Column: ‘Fortnite’ maker draws praise for fighting Apple, but lawsuits allege it rips off kids
Epic Games, the creator of the stupendously popular video game “Fortnite,” has been winning praise for its stance challenging the strangleholds of Apple and Google on in-app purchases by game players.
You might want to hold your applause.
The dark side of “Fortnite” in its various versions, according to lawsuits filed in federal court, is how it tempts children into spending their and their parents’ money on virtual game items without fully understanding what they’re doing and with little or no chance of obtaining refunds.
Like with a slot machine, Epic psychologically manipulates its young players into thinking they will ‘get lucky.’
Allegation in lawsuit “R.A.” v. Epic Games
“The games are targeted towards children,” John E. Lord, a lawyer for a “Fortnite” player and his mother, told me in describing the lawsuit he filed for them in federal court in San Francisco. “Although they’re offered for free, it’s designed to induce in-app purchases.”
A second lawsuit alleged that Epic deceived minors playing “Fortnite” by goading them into buying “loot boxes” known as “llamas” by implying the boxes might have valuable items inside — but they seldom do.
“Like with a slot machine, Epic psychologically manipulates its young players into thinking they will ‘get lucky,’” that lawsuit stated. “These predatory practices are extremely affective [sic] when used on adults and are only intensified when used on minors.”
The case was dismissed by U.S. District Judge Terrence W. Boyle in North Carolina after Epic refunded the money spent by the plaintiffs, parent Steve Alves of Valencia and his child, identified only as “R.A.”
In the San Francisco lawsuit, however, Epic has rested its defense on its designation of certain in-app purchases as nonrefundable. This month, District Judge Yvonne Gonzalez Rogers refused to dismiss the entire case, brought by a California minor identified only as “C.W.” and his mother, Rebecca White.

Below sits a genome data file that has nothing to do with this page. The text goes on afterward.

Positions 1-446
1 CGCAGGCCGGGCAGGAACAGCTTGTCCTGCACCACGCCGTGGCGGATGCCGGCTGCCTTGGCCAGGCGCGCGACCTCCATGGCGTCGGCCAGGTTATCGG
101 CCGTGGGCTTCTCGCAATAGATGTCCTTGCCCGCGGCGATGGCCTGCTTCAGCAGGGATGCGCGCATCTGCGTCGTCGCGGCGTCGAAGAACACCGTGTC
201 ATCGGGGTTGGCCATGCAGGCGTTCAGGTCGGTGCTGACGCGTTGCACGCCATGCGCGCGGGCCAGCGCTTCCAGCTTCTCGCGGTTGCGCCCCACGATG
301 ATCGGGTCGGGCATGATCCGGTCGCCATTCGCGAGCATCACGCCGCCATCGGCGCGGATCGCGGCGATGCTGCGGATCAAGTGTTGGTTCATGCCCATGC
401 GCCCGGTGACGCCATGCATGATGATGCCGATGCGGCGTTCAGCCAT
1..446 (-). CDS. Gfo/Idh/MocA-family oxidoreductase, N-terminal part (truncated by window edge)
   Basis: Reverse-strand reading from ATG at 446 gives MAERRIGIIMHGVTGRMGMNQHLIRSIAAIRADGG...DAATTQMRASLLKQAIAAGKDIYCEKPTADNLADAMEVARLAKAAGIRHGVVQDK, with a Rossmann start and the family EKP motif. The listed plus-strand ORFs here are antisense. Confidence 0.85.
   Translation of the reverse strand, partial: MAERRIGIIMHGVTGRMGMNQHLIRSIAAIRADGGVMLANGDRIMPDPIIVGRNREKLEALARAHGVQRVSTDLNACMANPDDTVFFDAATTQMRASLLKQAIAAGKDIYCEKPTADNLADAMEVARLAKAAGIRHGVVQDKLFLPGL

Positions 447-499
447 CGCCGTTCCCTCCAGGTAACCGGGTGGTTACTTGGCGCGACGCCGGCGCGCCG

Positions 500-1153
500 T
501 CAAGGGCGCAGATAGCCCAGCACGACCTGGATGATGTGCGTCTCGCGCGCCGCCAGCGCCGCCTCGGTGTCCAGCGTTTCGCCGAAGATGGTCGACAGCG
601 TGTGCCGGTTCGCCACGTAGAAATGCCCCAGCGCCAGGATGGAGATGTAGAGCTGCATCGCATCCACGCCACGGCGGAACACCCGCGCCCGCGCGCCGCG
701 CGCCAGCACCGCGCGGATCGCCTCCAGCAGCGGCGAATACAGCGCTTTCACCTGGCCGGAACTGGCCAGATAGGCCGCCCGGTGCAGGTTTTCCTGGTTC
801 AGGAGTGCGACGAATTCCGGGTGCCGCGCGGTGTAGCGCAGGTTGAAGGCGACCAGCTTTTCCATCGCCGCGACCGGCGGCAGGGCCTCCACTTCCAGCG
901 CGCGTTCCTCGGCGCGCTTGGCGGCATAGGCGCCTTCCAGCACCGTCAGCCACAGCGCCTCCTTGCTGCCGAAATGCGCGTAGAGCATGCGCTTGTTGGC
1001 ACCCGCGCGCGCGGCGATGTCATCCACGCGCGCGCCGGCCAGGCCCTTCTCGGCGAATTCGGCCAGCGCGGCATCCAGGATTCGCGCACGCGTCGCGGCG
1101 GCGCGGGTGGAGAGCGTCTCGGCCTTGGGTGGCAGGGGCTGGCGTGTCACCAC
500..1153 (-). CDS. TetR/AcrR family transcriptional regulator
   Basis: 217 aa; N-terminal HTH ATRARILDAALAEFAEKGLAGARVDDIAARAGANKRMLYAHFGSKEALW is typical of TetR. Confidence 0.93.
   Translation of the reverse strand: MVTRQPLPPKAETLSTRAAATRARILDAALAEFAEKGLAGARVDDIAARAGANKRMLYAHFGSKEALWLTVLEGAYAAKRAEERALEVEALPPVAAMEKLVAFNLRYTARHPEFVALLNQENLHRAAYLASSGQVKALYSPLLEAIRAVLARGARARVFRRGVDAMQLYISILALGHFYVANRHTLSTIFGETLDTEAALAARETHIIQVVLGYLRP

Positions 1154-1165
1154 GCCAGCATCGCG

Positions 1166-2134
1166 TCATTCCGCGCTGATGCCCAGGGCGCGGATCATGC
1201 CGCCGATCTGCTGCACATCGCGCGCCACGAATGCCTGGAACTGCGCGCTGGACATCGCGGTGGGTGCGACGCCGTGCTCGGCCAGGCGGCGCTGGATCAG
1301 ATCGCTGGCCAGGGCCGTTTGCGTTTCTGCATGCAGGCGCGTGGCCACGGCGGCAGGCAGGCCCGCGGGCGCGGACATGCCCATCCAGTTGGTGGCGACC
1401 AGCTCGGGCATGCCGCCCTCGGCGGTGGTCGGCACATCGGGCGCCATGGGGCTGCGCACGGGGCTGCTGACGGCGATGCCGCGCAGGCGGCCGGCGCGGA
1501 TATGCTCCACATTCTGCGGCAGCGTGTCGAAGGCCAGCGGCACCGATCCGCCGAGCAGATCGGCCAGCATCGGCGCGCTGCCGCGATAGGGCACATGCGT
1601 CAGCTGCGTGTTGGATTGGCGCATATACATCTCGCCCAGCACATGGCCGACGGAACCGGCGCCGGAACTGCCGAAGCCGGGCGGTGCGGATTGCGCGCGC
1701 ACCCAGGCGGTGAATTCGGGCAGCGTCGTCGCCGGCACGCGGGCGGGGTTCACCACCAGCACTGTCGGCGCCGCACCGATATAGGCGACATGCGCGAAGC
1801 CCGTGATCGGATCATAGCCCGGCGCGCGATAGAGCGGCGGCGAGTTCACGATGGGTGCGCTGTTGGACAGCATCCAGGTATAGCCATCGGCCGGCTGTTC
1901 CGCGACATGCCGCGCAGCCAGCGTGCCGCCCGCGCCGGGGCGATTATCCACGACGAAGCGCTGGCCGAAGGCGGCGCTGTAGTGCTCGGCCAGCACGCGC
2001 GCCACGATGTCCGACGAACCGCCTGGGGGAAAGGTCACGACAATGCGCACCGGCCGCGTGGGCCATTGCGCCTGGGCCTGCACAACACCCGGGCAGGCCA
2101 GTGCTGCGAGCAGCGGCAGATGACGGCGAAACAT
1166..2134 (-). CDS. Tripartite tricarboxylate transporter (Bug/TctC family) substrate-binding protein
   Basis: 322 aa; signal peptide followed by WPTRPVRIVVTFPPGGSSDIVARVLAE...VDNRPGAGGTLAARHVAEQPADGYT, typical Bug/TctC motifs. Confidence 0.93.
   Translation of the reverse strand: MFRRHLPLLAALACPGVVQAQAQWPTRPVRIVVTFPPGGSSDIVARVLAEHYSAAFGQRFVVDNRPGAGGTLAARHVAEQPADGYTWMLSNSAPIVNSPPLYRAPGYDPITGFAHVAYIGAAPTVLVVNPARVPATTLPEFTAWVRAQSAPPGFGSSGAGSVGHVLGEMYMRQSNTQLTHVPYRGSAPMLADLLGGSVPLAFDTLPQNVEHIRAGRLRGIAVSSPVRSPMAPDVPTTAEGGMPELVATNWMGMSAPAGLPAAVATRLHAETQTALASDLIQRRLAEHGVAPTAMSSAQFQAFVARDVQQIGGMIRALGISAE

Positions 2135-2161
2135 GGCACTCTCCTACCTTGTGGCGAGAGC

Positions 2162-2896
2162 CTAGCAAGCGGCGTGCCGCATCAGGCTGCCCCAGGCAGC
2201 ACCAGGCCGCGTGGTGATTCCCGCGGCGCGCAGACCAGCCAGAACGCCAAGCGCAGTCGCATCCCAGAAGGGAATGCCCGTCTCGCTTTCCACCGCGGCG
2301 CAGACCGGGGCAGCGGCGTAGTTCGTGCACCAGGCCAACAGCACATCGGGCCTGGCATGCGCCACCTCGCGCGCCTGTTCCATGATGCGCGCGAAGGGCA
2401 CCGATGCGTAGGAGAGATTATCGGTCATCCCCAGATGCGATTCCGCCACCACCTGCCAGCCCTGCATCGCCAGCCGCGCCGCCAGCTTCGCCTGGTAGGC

Rogers pared back some of the plaintiffs’ claims but allowed the case to move ahead on their assertions that Epic violated California law barring “unfair” or “fraudulent” business conduct and that the company misrepresented or concealed whether and how purchases could be refunded. Evidence introduced by Epic showed that White’s credit card was charged about $225 over three days in November and December 2018.
The plaintiffs are seeking to turn the lawsuit into a class action, encompassing California players. That class could number in the hundreds of thousands or more.
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Epic argues that the plaintiffs are “suing to try to establish that any minor can demand a refund for any purchase at any time. We think this argument is wrong and will continue to fight this meritless lawsuit.”
That’s a broad interpretation of the plaintiffs’ argument and glosses over the differences between purchases at bricks-and-mortar retailers and those made online, where the terms of the deal can be very murky and buried in purchase agreements that almost nobody reads. Epic also says it provides parental controls within “Fortnite” that parents can use to restrict their kids’ purchases.
But the allegations in the federal lawsuits go beyond the specific interpretations of law brought before the judges. They paint a different picture of Epic from the one it painted of itself when it staged its attack on Apple’s and Google’s control of in-app purchasing.
As we reported, Epic in mid-August started allowing “Fortnite” users on mobile platforms to purchase gameplay items directly from Epic, rather than through Apple or Google as those companies’ app stores require.